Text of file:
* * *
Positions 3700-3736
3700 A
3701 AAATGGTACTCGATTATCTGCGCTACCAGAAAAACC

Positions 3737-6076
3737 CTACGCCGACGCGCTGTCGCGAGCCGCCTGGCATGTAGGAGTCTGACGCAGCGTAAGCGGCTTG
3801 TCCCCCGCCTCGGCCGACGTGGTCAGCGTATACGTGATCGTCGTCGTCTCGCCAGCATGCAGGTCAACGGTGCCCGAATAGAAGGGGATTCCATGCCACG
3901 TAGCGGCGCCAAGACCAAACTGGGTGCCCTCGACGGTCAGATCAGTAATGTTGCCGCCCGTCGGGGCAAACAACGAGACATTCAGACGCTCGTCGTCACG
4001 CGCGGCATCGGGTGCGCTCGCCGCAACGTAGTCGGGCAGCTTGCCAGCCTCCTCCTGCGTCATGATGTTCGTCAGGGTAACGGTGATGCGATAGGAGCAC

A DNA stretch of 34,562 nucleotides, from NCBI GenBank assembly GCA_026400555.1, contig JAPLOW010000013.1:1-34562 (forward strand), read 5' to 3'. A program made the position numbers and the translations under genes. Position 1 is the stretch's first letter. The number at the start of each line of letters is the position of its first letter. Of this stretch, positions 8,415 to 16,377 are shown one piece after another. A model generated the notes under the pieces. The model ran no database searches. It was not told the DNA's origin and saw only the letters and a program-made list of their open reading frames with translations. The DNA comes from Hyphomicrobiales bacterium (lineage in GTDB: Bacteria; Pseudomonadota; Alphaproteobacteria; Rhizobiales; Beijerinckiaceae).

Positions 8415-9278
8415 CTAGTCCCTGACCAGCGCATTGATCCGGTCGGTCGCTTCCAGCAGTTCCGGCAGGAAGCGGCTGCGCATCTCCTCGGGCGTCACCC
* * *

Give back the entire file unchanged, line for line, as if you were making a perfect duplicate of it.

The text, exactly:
Positions 3700-3736
3700 A
3701 AAATGGTACTCGATTATCTGCGCTACCAGAAAAACC

Positions 3737-6076
3737 CTACGCCGACGCGCTGTCGCGAGCCGCCTGGCATGTAGGAGTCTGACGCAGCGTAAGCGGCTTG
3801 TCCCCCGCCTCGGCCGACGTGGTCAGCGTATACGTGATCGTCGTCGTCTCGCCAGCATGCAGGTCAACGGTGCCCGAATAGAAGGGGATTCCATGCCACG
3901 TAGCGGCGCCAAGACCAAACTGGGTGCCCTCGACGGTCAGATCAGTAATGTTGCCGCCCGTCGGGGCAAACAACGAGACATTCAGACGCTCGTCGTCACG
4001 CGCGGCATCGGGTGCGCTCGCCGCAACGTAGTCGGGCAGCTTGCCAGCCTCCTCCTGCGTCATGATGTTCGTCAGGGTAACGGTGATGCGATAGGAGCAC

A DNA stretch of 34,562 nucleotides, from NCBI GenBank assembly GCA_026400555.1, contig JAPLOW010000013.1:1-34562 (forward strand), read 5' to 3'. A program made the position numbers and the translations under genes. Position 1 is the stretch's first letter. The number at the start of each line of letters is the position of its first letter. Of this stretch, positions 8,415 to 16,377 are shown one piece after another. A model generated the notes under the pieces. The model ran no database searches. It was not told the DNA's origin and saw only the letters and a program-made list of their open reading frames with translations. The DNA comes from Hyphomicrobiales bacterium (lineage in GTDB: Bacteria; Pseudomonadota; Alphaproteobacteria; Rhizobiales; Beijerinckiaceae).

Positions 8415-9278
8415 CTAGTCCCTGACCAGCGCATTGATCCGGTCGGTCGCTTCCAGCAGTTCCGGCAGGAAGCGGCTGCGCATCTCCTCGGGCGTCACCC